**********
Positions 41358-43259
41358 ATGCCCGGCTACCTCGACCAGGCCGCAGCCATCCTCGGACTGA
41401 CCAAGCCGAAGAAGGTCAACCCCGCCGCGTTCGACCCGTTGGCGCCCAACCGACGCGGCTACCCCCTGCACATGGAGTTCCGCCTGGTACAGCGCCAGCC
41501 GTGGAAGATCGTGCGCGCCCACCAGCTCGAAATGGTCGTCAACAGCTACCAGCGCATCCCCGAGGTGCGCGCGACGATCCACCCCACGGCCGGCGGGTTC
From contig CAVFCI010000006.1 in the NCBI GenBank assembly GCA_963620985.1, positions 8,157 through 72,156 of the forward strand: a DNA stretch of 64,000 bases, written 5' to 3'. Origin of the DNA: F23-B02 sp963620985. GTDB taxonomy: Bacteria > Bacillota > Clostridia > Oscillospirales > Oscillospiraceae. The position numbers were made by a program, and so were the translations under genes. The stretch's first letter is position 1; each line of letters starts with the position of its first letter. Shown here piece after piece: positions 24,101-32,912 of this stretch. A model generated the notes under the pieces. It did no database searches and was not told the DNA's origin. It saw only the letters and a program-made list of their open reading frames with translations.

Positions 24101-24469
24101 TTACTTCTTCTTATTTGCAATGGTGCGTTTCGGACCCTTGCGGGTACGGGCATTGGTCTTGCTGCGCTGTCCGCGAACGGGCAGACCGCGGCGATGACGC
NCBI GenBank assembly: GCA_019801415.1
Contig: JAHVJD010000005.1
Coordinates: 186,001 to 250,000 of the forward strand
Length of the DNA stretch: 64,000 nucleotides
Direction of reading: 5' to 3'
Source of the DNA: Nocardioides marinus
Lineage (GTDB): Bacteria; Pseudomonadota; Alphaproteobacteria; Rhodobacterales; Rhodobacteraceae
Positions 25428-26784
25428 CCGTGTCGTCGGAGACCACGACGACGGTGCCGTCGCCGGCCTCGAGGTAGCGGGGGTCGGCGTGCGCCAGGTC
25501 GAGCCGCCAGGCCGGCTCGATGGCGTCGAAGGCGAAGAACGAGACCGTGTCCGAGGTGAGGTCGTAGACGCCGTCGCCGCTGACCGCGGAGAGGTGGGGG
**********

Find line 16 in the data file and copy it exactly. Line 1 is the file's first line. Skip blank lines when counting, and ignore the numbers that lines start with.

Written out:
25428 CCGTGTCGTCGGAGACCACGACGACGGTGCCGTCGCCGGCCTCGAGGTAGCGGGGGTCGGCGTGCGCCAGGTC